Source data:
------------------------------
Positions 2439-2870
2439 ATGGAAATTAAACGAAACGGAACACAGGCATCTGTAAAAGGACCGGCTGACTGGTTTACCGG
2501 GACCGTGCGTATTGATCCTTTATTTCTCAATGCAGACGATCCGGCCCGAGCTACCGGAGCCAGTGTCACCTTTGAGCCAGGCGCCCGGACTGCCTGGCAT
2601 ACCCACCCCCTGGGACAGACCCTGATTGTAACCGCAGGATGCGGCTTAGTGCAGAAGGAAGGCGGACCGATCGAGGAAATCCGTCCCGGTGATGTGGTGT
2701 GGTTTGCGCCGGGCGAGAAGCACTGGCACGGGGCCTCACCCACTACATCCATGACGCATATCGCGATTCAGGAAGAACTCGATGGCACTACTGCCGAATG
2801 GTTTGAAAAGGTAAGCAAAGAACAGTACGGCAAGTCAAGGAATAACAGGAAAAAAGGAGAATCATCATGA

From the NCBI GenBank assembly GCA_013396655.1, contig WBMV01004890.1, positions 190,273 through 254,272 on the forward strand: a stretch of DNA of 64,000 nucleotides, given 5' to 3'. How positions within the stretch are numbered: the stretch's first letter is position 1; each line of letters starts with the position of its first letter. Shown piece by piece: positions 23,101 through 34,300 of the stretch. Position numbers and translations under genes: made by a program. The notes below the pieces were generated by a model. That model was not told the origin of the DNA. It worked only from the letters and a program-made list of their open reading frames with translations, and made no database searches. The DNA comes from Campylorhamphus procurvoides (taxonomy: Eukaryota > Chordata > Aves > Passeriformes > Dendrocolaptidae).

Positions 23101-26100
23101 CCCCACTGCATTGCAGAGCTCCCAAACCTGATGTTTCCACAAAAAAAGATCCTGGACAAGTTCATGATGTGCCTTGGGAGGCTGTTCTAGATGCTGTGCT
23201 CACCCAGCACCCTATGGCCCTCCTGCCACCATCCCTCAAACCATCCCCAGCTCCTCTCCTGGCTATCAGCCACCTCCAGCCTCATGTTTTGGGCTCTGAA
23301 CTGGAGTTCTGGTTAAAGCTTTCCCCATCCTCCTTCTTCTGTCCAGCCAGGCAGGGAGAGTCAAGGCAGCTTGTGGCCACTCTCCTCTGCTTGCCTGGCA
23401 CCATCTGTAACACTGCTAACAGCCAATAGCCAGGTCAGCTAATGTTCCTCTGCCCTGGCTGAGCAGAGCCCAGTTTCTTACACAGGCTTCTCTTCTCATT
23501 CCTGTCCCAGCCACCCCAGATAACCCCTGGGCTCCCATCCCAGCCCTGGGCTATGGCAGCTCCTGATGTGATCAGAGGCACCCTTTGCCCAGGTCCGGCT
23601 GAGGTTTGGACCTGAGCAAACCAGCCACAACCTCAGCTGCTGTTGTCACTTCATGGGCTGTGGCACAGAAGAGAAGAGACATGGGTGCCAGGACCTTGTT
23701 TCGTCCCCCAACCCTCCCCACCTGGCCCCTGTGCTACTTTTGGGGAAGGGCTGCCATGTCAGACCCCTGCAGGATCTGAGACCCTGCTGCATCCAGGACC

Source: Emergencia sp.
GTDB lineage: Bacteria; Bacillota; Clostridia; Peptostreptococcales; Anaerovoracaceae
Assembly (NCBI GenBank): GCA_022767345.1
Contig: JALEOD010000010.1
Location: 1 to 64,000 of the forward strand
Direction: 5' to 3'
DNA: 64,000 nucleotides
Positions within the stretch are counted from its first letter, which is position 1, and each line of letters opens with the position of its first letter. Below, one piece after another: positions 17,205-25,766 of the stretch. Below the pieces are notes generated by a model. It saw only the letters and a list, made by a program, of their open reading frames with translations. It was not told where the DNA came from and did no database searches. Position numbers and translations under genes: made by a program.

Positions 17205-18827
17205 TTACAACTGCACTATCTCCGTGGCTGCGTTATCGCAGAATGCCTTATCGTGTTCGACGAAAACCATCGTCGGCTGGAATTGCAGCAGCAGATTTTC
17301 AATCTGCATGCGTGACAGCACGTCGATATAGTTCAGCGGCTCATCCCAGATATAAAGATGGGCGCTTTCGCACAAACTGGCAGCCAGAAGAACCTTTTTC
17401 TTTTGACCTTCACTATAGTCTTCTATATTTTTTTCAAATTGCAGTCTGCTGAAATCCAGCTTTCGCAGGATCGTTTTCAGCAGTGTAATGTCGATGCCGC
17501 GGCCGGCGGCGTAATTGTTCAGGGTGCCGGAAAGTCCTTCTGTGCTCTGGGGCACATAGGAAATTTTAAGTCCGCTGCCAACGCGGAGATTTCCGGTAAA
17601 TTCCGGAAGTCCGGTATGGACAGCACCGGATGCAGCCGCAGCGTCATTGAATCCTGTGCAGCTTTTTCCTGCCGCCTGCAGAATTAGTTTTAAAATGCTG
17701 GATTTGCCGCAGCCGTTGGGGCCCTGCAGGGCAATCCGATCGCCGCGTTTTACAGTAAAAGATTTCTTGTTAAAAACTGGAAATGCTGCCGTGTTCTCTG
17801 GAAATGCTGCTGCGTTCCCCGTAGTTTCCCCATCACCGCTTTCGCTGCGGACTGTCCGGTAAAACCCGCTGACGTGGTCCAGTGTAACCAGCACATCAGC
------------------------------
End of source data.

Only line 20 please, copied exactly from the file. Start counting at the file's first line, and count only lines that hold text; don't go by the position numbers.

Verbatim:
Location: 1 to 64,000 of the forward strand